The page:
SOISSONS AND COMPIÈGNE--CAPTURE OF THE MAID
Leaving Lagny, the Maid presented herself before Senlis, with her own company and with the fighting men of the French nobles whom she had joined, in all some thousand horse. And for this force she demanded entrance into the town. No misfortune was more feared by burgesses than that of receiving men-at-arms, and no privilege more jealously guarded than that of keeping them outside the walls. King Charles had experienced it during the peaceful coronation campaign. The folk of Senlis made answer to the Maid that, seeing the poverty of the town in forage, corn, oats, victuals and wine, they offered her an entrance with thirty or forty of the most notable of her company and no more.
[Footnote 1976: Arch. mun. of Senlis in Musé des archives départementales, pp. 304, 305. J. Flammermont, Histoire de Senlis pendant la seconds partie de la guerre de cent ans, p. 245. Perceval de Cagny, p. 173. Morosini, vol. iii, p. 294, note 5.]
It is said that from Senlis Jeanne went to the Castle of Borenglise in the parish of Elincourt, between Compiègne and Ressons; and, in ignorance as to what can have taken her there, it is supposed that she made a pilgrimage to the Church of Elincourt, which was dedicated to Saint Margaret; and it is possible that she wished to worship Saint Margaret there as she had worshipped Saint Catherine at Fierbois, in order to do honour to one of those heavenly ladies who visited her every day and every hour.
[Footnote 1977: Manuscript History of Beauvais by Hermant, in Trial, vol. v, p. 165. G. Lecocq, Étude historique sur le séjour de Jeanne d'Arc à Elincourt-Sainte-Marguerite, Amiens, 1879, in 8vo, 13 pages. A. Peyrecave, Notes sur le séjour de Jeanne d'Arc à Elincourt-Sainte-Marguerite, Paris, 1875, in 8vo. Elincourt-Sainte-Marguerite, notice historique et archéologique, Compiègne, 1888. Ch. vii, pp. 113, 123.]
In those days, in the town of Angers, was a licentiate of laws, canon of the churches of Tours and Angers and Dean of Saint-Jean d'Angers. Less than ten days before Jeanne's coming to Sainte-Marguerite d'Elincourt, on April 18, about nine o'clock in the evening, he felt a pain in the head, which lasted until four o'clock in the morning, and was so severe that he thought he must die. He prayed to Saint Catherine, for whom he professed a special devotion, and straightway was cured. In thankfulness for so great a grace, he wended on foot to the sanctuary of Saint Catherine of Fierbois; and there, on Friday, the 5th of May, in a loud voice, said a mass for the King, for "the Maid divinely worthy," and for the peace and prosperity of the realm.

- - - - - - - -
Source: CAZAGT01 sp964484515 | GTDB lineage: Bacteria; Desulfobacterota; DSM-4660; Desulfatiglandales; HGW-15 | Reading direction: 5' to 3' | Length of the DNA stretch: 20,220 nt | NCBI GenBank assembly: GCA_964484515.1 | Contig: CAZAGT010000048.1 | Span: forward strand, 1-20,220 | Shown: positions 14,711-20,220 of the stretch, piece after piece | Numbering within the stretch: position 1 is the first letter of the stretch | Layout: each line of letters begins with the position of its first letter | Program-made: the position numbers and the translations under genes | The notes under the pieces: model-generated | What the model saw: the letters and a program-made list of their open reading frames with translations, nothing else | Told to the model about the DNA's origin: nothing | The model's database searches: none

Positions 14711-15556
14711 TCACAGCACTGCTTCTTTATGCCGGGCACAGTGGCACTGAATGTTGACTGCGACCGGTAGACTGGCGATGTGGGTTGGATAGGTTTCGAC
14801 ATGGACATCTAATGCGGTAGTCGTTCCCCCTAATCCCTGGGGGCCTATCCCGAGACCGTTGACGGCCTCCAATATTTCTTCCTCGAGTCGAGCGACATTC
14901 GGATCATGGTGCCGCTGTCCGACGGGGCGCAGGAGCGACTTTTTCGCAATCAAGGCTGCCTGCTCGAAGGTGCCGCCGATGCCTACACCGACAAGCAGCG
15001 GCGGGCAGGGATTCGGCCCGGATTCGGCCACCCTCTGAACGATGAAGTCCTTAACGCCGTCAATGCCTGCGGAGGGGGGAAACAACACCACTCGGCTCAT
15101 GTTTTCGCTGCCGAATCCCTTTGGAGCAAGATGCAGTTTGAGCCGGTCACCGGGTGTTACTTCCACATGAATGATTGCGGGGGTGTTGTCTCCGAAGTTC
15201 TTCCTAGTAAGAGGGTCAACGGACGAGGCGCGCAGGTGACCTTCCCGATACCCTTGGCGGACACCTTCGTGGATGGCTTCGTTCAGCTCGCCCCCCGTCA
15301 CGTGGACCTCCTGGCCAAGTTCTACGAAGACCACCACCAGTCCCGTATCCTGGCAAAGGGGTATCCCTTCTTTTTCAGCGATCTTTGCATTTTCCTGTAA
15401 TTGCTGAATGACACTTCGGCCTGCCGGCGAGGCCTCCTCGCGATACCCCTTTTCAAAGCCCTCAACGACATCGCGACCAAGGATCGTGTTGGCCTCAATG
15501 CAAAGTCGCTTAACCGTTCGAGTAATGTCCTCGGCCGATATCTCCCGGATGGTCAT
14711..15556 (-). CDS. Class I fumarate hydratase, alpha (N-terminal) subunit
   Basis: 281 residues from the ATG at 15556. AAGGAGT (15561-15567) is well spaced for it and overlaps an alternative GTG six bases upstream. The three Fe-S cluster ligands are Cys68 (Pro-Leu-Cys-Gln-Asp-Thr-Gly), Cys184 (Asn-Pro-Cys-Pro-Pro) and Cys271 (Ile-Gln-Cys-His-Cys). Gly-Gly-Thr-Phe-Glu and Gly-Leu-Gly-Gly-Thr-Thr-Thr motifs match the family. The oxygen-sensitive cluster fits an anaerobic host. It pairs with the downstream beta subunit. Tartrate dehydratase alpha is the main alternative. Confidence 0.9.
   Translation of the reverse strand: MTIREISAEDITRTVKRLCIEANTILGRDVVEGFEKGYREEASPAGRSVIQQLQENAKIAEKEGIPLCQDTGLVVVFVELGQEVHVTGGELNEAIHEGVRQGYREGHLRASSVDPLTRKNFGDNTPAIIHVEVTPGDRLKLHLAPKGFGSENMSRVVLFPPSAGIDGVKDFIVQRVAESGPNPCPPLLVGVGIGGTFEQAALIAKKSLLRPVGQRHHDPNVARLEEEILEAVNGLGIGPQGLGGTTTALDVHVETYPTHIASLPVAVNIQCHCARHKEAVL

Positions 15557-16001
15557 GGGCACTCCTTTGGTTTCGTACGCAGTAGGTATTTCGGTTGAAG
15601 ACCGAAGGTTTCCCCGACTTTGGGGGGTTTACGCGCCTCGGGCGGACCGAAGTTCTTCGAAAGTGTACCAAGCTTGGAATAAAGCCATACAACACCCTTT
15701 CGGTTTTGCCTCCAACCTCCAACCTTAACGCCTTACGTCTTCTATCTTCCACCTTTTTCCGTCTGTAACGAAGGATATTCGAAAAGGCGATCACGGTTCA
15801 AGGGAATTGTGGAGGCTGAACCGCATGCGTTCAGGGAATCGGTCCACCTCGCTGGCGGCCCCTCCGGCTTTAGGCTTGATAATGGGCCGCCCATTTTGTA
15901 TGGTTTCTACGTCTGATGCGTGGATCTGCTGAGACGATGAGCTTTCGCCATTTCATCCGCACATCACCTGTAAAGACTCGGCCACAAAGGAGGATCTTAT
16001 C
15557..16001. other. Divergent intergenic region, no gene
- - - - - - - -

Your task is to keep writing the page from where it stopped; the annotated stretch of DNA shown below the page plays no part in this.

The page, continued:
[Footnote 1978: Trial, vol. v, pp. 164, 165. Les miracles de Madame Sainte Katerine de Fierboys, pp. 16, 62, 63.]
The Council of King Charles had made over Pont-Sainte-Maxence to the Duke of Burgundy, in lieu of Compiègne, which they were unable to deliver to him since that town absolutely refused to be delivered, and remained the King's despite the King. The Duke of Burgundy kept Pont-Sainte-Maxence which had been granted him and resolved to take Compiègne.
[Footnote 1979: P. Champion, Guillaume de Flavy. Proofs and illustrations, pp. 150, 154. Morosini, vol. iii, p. 276, note 3. Note concerning G. de Flavy, in Trial, vol. v, p. 176.]
On the 17th of April, when the truce had expired, he took the field with a goodly knighthood and a powerful army, four thousand Burgundians, Picards and Flemings, and fifteen hundred English, commanded by Jean de Luxembourg, Count of Ligny.